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Obesity might be a factor in how kids metabolize drugs

April 27, 2010 |  6:04 pm

Obesity could affect how children metabolize medication, according to a study presented this week.

Hq0328kf Researchers from the University of Minnesota College of Pharmacy tested 16 healthy-weight children and nine obese children ages 6 to 10 to see how they metabolized caffeine and dextromethorphan, the latter a cough suppressant found in over the counter medicines such as Robitussin DM. After analyzing the children's urine and saliva, they discovered that the obese kids did metabolize both substances differently.

Study co-author L'Aurelle Johnson explained the relevance of the findings in a news release: "We have known for years that drugs metabolize differently in obese adults as compared to healthy weight adults," said Johnson. "But, there has been very little, if any, information available that specifically addresses the consequences of obesity on drug metabolism in children. Without this information, our ability to identify optimal drug dosing in children often relies on trial and error approaches." More work needs to be done, she said, to see what effect obesity could have on the absorption, metabolism and elimination of other drugs in children.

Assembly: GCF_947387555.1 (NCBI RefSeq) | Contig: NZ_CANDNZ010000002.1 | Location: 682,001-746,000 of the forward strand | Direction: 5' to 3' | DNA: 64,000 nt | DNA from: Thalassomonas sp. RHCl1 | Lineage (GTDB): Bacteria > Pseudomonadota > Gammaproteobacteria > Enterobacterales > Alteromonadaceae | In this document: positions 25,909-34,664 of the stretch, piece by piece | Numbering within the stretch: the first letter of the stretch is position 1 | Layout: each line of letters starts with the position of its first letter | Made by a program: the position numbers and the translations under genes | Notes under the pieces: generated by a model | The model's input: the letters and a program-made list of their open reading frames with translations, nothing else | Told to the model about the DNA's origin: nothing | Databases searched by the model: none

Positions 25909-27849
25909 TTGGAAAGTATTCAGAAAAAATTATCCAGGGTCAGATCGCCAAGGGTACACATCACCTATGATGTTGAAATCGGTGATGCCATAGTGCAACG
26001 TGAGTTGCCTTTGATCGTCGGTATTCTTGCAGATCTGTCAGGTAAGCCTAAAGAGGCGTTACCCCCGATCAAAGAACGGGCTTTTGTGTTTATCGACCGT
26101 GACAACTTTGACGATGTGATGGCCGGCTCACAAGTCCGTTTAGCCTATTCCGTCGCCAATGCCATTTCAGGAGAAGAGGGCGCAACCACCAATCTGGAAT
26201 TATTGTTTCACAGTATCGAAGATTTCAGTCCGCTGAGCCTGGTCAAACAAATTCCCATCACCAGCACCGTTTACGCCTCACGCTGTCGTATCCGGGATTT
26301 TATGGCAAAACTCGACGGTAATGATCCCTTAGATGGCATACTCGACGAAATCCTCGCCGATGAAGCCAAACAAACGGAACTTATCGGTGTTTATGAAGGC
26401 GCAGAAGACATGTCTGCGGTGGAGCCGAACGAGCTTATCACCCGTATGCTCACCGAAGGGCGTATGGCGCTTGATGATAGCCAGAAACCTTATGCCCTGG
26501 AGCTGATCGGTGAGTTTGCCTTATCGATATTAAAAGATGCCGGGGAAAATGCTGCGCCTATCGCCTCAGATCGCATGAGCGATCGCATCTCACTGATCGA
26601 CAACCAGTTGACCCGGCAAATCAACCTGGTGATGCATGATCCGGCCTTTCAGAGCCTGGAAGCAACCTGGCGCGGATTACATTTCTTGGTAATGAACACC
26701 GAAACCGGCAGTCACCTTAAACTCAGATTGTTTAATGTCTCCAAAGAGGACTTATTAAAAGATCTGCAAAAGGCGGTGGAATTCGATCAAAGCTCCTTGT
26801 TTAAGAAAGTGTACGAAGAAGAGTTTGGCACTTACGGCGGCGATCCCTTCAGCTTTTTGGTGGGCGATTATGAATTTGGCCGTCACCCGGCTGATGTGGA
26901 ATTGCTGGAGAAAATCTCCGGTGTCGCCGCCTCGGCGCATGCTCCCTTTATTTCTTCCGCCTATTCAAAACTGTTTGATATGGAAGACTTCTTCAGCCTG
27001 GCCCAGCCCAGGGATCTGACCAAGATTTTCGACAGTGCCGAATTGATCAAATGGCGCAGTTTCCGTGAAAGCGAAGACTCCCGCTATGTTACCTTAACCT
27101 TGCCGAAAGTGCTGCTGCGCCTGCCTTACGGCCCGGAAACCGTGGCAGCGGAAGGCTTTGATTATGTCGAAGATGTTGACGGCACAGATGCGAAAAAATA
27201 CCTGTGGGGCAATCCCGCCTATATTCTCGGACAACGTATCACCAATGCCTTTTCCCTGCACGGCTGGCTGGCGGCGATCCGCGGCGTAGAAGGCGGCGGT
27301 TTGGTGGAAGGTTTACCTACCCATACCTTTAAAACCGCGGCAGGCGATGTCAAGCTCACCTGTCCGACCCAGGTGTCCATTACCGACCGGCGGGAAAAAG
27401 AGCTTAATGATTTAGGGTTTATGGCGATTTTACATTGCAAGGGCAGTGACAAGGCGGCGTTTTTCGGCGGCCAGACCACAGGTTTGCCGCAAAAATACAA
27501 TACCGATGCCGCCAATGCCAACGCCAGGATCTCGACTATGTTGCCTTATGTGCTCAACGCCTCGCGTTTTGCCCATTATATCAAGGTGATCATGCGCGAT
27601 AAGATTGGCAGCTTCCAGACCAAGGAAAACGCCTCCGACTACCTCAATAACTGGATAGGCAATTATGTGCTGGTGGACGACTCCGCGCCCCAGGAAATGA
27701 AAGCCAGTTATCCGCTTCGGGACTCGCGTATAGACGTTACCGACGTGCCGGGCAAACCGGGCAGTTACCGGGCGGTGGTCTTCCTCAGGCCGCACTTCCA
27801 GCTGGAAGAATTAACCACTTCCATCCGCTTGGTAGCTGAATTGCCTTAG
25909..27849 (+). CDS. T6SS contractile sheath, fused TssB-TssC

She added, "Collectively, such knowledge concerning key factors that impact activity of drug metabolizing enzymes in children will have a significant positive impact on the development of optimal drug dosing regiments in children in order to maximize efficacy, while minimizing potential adverse drug effects, in the treatment of serious diseases such as cancer."

The study was presented at the American Society for Pharmacology and Experimental Therapeutics annual meeting, part of the Experimental Biology conference in Anaheim.

-- Jeannine Stein

Photo credit: Gregorio Borgia / AP

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